TABLE 2______________________________________SBHFB AlgorithmRespiratoryParameter   Trigger On Signal  Trigger Off Signal______________________________________Air Flow   Flow < fraction of immediately                      Controlled by Device   previous peak value. User                      being Gated   selectable, typical value = 10%Air Pressure   Pressure < fraction of immediately                      Controlled by Device   previous peak value. User                      being Gated   selectable, typical value = 10%Lung    Last Max Vol - Current vol >                      Controlled by DeviceVolume  Threshold Threshold value set                      being Gated   graphically, typically avg. diff   between adjacent max and min   lung volumes.CO2   CO2 > Threshold. User graphically                      Controlled by Device   selectable, typical value = 90% of                      being Gated   maximum value.∂CO2   Not Used           Controlled by Device                      being GatedTime    N/A                N/A______________________________________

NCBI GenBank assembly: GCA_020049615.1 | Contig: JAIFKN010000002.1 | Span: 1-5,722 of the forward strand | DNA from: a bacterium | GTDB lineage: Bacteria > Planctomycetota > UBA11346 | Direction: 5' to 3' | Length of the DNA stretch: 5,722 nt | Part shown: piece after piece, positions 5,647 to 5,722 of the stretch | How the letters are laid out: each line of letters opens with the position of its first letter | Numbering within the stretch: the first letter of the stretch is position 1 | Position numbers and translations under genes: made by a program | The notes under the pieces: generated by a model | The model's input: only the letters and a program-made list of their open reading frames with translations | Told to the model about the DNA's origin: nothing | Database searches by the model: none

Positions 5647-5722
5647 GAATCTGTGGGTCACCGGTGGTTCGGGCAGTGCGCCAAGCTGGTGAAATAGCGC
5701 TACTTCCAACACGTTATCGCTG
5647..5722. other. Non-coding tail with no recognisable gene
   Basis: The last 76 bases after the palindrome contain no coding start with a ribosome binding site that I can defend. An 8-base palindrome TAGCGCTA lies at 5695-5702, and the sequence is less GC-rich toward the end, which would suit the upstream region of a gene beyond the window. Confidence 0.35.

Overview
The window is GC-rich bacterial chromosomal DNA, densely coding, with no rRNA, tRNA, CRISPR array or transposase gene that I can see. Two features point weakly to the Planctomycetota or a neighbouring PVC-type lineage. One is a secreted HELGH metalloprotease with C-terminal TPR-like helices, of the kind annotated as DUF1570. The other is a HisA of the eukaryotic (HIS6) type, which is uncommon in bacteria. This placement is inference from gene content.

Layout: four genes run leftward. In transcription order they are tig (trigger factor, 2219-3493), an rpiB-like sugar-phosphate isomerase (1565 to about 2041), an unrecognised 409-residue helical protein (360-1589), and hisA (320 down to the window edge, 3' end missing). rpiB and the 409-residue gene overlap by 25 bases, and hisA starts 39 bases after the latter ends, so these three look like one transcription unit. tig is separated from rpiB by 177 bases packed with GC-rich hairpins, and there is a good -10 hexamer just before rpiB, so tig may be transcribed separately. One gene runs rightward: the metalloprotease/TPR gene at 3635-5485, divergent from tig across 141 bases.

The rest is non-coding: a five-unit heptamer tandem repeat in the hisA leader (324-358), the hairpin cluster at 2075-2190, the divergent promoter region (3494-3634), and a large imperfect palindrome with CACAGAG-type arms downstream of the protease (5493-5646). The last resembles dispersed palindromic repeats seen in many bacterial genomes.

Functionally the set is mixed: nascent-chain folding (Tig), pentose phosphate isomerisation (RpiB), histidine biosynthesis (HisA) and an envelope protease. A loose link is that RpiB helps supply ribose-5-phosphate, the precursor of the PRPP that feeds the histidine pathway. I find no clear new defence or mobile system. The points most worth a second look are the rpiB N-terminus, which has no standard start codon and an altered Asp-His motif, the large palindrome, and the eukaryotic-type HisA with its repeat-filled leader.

The treatment simulator has a digital spot imager (DSI) that allows one to obtain digital images from the image intensifier at a rate of up to 8 images per second. Memory and heat restrictions usually limit this to 4 images per second. Images are obtained for several respiratory cycles (15-30 seconds) during normal respiration to document organ motion. Gating is accomplished with the floor pedal circuit in the same manner as for the single x-ray exposures.